We all love a good yarn about Vatican secrets. What are those wacky prelates up to now? But what a great tale it would be if one the Vatican's own treasures -- Michelangelo's bravura painting of the Sistine chapel ceiling and front wall -- was laden with anti-Catholic messages and secret insults against popes?

That's the idea behind Sistine Secrets. The book sets the stage by discussing little-known tales of artists embedding secret messages in their art. How many know, for instance, that sculptor Daniel French's Lincoln Memorial statue show Abe's forming the initials "A" and "L" in sign language? And what are the strange openings in the leafy canopy to either side of the head of the central figure in Botticelli's "Primavera"? Could the artist, in an age in which human dissection was taboo, have surreptitiously revealed his participation in this illicit practice by embedding the outline of human heart and lungs into his painting? I'm not sure what art historians make of this this theory, but it certainly got my attention.

Having established the fascinating possibility that artist embed "secrets" into their art, the authors move on to their main thesis. Michelangelo's tumultuous family life and apparent homosexuality come in or scrutiny. The story of how he snuck in at night to carved "Michelangelo made this" on the band across the Virgin's chest (in badly-spelled and ungrammatical Latin) was fun and accurate as far as I know.

But from here, things got dodgy. Michelangelo, taken in by the de Medici family, is supposedly instructed in the ways of the Kabala as well as neo-platonic teachings supposedly banned by the Church. I'm no scholar, but Church teaching took Plato quite seriously, seeing in his theory of the ideal forms an echo of divine perfection.
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13 of 13 people found the following review helpful By honeybearsf on July 23, 2010
Format: Paperback Verified Purchase
Fascinating speculation fills this book. It can be fun as light conspiracy-theory reading, and as an introduction to Michelangelo and the Vatican.

What's wrong with it? To begin with, factual errors on embarrassingly simple subjects.

Zerubabel was not the king blinded during the sack of Jerusalem (that was Zedekiah); he is associated with the building of the second temple, not the destruction of the first.
The Book of Jonah is not read at the closing (ne'ila) service on Yom Kippur, but at the beginning of the afternoon service (mincha).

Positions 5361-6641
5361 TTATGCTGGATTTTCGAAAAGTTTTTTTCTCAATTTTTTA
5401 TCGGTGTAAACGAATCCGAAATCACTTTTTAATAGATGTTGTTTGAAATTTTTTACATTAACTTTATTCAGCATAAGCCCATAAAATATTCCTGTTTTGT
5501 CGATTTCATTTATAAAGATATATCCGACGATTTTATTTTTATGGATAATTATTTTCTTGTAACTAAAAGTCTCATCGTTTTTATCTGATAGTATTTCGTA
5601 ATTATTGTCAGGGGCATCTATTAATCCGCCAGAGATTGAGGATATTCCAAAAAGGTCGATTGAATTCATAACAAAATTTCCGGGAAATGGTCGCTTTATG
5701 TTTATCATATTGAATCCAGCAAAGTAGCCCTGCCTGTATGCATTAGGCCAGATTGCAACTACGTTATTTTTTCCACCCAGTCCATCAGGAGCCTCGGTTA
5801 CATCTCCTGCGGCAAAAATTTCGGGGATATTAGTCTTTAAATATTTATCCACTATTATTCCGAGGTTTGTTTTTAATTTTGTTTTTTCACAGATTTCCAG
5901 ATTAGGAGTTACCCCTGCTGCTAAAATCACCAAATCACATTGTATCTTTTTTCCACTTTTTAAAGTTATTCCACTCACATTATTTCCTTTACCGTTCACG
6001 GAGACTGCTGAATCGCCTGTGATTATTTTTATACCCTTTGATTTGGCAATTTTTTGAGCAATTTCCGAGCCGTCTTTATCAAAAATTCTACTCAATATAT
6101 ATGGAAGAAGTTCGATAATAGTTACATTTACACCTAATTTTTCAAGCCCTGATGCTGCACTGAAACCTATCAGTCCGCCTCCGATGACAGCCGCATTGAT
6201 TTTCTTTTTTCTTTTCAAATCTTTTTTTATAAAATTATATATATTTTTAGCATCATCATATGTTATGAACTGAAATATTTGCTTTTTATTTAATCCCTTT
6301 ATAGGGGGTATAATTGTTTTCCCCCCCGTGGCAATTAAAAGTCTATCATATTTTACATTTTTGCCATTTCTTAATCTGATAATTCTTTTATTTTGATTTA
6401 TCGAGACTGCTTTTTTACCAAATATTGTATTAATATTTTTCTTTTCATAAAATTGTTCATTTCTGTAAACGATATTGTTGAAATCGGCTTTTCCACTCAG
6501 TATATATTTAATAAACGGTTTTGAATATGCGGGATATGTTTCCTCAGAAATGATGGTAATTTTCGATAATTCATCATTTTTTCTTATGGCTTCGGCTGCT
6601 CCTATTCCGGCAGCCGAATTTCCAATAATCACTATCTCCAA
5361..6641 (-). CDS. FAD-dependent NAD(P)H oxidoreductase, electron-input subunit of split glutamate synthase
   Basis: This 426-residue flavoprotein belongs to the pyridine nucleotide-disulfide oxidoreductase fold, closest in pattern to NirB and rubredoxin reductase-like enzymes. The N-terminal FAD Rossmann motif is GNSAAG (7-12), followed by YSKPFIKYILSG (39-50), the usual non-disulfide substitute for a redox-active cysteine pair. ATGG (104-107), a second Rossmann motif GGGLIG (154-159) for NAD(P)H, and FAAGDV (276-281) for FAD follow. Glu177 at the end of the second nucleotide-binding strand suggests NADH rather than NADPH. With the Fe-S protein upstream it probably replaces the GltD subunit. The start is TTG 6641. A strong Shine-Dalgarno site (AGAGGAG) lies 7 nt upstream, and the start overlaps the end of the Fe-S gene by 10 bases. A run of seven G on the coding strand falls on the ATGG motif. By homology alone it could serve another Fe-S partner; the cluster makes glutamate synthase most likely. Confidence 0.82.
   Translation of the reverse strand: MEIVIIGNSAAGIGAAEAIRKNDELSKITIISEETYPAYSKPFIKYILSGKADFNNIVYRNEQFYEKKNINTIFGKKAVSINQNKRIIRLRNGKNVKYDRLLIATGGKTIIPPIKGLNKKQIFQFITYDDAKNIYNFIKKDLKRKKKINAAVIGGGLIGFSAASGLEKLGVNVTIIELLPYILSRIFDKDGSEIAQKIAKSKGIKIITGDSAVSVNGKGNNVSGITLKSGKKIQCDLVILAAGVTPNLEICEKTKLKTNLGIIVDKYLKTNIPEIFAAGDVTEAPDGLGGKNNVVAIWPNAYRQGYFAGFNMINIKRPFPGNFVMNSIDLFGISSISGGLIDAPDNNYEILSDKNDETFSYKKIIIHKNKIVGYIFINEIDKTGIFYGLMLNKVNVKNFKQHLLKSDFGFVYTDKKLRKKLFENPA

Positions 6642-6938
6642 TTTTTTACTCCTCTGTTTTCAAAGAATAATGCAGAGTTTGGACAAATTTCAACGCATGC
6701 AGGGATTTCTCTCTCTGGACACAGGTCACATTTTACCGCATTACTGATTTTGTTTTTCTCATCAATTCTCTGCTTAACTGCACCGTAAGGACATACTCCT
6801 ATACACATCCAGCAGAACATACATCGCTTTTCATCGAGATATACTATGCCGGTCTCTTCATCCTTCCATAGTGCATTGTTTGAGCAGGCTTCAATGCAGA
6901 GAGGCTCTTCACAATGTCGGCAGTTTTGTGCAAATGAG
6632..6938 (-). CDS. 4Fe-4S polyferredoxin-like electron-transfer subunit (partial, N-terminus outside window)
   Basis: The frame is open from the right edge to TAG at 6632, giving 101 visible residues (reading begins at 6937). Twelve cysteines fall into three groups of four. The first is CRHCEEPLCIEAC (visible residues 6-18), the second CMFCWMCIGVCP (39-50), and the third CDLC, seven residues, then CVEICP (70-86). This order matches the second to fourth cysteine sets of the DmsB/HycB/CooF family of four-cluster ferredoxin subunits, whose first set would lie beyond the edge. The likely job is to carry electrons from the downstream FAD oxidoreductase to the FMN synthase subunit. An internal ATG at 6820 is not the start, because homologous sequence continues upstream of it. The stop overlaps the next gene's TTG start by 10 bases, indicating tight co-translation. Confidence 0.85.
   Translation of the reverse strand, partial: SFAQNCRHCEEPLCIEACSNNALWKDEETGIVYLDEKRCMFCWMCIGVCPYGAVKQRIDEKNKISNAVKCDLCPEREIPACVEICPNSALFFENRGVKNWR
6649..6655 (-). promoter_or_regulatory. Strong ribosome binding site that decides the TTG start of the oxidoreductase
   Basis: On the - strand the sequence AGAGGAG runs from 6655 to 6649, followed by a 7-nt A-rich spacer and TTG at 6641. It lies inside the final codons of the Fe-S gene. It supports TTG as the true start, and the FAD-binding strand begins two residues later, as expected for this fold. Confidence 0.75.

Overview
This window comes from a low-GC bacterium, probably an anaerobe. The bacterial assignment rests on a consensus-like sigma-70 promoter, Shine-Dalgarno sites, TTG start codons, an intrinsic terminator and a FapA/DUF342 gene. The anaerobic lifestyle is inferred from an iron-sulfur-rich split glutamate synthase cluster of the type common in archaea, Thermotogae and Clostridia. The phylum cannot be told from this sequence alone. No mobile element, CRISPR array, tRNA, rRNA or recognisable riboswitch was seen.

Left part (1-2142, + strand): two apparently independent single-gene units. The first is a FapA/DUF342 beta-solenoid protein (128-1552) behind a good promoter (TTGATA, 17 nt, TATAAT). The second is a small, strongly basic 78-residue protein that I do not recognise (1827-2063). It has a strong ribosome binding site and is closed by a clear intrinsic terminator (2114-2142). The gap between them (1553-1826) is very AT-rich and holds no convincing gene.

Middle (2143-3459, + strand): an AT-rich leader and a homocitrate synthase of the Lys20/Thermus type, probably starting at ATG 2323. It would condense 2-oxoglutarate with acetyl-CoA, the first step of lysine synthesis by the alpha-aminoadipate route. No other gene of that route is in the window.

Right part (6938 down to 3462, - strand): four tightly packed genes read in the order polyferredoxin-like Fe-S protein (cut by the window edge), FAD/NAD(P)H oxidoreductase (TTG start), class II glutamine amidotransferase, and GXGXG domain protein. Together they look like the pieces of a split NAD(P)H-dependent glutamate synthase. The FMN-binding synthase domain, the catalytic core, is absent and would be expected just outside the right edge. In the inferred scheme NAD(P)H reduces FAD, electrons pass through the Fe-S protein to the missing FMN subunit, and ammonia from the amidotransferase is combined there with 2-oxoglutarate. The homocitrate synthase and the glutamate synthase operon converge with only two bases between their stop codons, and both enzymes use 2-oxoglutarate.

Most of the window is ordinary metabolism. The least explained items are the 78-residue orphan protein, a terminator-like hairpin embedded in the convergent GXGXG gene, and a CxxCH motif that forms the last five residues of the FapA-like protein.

Jonah does indeed have his own book in the Jewish Bible. The fact that it's referred to as one of the twelve short books is true of the books of Joel and Zechariah as well.

This is stuff that an eighth-grader in Jewish day school would know. In a book that wasn't edited carefully enough to catch these errors, all assertions become doubtful, and the force of the argument is gone.

Equally bothersome is how overblown the argument is. A little less bluster would make the book a lot less exasperating.

Then why three stars? Because it's a fascinating premise; because many of the questions it raises are worth exploring; because some of the explanations it offers do make sense.
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69 of 89 people found the following review helpful By T. Sweeney on July 17, 2008
Format: Paperback
The book is a "Michelangelo Code" of sorts, but like Dan Brown's novel, it offers no documentary evidence and nary a footnote to back up its claims.

As someone who has led many a tour in the Sistine Chapel, the first thing that struck me about the book was how the claims of Blech and Doliner revolve around the most frequently asked questions by visitors to the chapel.

Why is there so much Old Testament imagery in a Christian chapel, many query as they see the cycle of Moses on the walls and Genesis, painted by Michelangelo across the ceiling.

The authors declare that Michelangelo changed his original commission from the Twelve Apostles requested by Pope Julius II to the Genesis cycle out of a secret sympathy for Jews. But Pope Sixtus IV, the uncle of Julius, had already hired the finest painters in Florence 25 years earlier to decorate the lower panels with the stories of Moses paralleling the life of Christ.

As art historians and theologians know, the point of these images was to represent the seamless flow from the Old Testament to the New Testament, the fulfillment of God's covenant with man through the coming of Christ. As a consecrated chapel where the Pope would celebrate the Eucharist some 40 times a year, the theme of God's plan for man's salvation starting from the origins of our need to be saved was an apt choice for the ceiling.

But for Michelangelo, the subject of Genesis offered the possibility of accomplishing a feat never done before: Painting a narrative 60 feet off the ground and making it readable from the floor through his unique sculptural painting.